Sony hopes to enable robots to win a Nobel Prize
Sony hopes to enable robots to win a Nobel Prize

In recent years, artificial intelligence and machine learning systems have proven their importance. It also benefits researchers and academics. These technologies form the fundamental basis for the manufacture and development of intelligent interactive robots and machines.

Researchers are leveraging AI technology to track genetic markers, develop treatments and drugs, and generally accelerate research and development.

However, these systems are primarily used to help researchers and scientists process large amounts of data or perform complex calculations rather than managing and monitoring research.

Can robots win the Nobel Prize?

PhD programme. Hiroaki Kitano, CEO of Sony's AI division, will develop an AI technology capable of simulating the intelligence and expertise of today's leading scientists. This was done through a project called the Nobel Turing Challenge.

The goal of the project is to develop an artificial intelligence that can only win the Nobel Prize in 2050.

He also stated that the value of this project is that artificial intelligence can make many discoveries over time and over time. Because "robots" will develop initial ideas, formulate hypotheses, then conduct experiments and draw conclusions. This happens automatically and does not require any intervention.


Artificial intelligence technology has come a long way since scientist Alan Turing laid the foundation stone in the 1950s. Now they offer great processing power and are used for analysis and review. Whether in the form of computer programs or integrated robots.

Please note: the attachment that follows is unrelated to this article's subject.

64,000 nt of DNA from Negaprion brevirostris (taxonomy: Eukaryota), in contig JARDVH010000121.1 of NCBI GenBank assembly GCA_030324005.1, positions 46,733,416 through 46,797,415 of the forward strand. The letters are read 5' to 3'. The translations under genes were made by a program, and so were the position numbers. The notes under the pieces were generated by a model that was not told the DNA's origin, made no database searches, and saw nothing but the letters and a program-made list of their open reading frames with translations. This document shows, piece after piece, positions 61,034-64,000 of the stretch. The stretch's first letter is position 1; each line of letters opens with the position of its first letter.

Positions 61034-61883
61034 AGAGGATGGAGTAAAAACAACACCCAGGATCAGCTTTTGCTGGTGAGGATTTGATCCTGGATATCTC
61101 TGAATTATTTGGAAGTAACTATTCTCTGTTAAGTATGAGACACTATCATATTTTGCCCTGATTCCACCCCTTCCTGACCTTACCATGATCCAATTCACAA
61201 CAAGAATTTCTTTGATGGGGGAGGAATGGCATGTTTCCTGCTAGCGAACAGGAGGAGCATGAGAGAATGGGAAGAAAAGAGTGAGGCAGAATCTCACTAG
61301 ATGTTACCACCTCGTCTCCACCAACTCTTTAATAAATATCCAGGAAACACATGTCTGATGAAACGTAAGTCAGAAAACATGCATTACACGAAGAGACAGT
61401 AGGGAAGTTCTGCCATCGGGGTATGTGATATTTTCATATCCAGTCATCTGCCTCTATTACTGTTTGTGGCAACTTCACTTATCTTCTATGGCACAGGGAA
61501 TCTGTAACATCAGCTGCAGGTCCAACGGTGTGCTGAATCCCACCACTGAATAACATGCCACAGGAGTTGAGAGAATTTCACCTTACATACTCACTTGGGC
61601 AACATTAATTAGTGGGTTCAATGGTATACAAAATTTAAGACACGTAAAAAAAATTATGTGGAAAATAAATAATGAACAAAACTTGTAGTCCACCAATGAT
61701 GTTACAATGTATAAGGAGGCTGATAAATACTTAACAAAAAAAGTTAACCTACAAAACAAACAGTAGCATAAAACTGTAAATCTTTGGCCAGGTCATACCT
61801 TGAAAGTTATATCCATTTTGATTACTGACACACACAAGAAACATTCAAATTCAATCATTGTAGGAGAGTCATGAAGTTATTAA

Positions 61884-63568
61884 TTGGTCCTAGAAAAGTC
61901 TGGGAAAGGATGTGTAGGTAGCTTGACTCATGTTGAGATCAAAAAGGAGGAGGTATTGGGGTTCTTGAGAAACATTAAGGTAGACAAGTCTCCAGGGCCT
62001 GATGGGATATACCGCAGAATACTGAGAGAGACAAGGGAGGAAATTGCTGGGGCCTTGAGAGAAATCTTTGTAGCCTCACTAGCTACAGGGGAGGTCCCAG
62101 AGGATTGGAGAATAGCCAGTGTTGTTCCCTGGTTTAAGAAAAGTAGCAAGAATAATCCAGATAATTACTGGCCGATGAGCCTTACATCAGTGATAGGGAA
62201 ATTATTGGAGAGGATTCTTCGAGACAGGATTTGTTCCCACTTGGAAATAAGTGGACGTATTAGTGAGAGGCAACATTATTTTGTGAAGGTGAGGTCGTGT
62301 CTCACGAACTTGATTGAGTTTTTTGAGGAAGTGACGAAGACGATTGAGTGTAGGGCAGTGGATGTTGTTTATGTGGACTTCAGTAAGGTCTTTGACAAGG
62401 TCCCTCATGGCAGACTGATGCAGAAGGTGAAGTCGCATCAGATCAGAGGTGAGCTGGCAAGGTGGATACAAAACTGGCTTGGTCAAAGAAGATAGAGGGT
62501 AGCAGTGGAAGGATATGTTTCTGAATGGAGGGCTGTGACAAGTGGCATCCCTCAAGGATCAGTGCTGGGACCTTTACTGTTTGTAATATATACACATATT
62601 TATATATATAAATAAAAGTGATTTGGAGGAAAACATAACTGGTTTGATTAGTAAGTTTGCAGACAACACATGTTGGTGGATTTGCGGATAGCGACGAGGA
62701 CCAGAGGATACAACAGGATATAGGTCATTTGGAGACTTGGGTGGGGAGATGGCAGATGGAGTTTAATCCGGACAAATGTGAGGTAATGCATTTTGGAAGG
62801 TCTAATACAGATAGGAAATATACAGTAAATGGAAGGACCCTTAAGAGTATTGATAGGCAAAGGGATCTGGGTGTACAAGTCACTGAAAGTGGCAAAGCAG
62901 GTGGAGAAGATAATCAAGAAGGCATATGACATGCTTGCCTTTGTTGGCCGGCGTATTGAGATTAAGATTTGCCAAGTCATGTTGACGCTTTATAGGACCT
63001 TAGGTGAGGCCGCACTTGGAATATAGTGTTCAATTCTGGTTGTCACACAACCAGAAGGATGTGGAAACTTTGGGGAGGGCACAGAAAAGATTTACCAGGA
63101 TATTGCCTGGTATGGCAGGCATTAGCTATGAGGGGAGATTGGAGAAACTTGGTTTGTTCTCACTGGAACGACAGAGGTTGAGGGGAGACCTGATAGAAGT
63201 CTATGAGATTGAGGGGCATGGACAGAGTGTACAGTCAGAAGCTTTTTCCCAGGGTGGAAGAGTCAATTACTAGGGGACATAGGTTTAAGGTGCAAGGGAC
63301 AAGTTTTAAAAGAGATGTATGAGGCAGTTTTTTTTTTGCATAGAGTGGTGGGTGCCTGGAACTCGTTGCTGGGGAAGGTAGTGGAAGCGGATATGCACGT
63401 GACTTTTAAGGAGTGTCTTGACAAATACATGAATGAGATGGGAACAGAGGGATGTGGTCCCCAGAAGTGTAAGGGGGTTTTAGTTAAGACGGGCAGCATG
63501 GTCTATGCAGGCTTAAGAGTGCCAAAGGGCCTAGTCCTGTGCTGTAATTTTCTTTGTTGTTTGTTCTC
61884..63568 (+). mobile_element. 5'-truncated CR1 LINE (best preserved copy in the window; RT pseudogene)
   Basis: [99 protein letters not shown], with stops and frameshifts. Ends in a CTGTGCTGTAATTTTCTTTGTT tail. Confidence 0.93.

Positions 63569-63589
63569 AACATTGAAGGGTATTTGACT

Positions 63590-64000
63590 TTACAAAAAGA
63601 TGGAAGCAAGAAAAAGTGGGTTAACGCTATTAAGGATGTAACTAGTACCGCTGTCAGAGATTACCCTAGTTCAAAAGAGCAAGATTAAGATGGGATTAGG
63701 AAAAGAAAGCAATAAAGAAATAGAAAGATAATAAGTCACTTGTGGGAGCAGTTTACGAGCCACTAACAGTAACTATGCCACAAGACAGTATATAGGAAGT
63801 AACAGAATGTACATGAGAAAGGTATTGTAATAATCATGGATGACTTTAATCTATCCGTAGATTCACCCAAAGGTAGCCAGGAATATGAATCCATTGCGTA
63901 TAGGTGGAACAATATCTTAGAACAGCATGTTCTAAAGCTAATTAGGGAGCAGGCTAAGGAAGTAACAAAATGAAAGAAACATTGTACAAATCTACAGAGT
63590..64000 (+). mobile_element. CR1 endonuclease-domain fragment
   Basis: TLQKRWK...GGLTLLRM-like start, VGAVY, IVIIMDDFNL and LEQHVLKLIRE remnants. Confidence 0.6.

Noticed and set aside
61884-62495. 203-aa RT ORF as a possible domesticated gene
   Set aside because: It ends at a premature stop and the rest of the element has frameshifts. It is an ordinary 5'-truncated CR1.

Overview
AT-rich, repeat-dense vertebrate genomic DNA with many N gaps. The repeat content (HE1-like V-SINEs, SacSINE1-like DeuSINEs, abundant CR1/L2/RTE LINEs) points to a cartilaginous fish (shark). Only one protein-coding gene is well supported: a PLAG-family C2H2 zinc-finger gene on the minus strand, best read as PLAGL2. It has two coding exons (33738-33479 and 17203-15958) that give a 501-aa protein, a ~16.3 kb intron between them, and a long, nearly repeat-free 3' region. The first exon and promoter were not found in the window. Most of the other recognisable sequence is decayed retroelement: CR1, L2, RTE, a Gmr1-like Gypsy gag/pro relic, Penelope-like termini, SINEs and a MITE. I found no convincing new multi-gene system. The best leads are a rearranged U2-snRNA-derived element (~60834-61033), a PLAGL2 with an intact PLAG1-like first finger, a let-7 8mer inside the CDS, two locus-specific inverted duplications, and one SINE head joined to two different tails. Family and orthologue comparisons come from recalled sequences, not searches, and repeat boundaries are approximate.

However, Kitano hopes to take AI and robotics to a whole new level. By developing the customer's own hardware and software, he can interact, think and discuss.

In the early stages of development, "robots" will help researchers carry out a small part of the research process. In fact, these processes are highly dependent on automation. One such example is the scientific robot Adam and Eve, developed by Professor Ruskin.

Adam-Eve conducts continuous machine training on hypotheses and plans experiments to confirm or disprove these hypotheses.

Kitano says his future robots, which he calls bots, will contain the necessary components to explain and explain their scientific discoveries. The operating system that the robotics world will rely on and the data set used in the training are also critical to the project.

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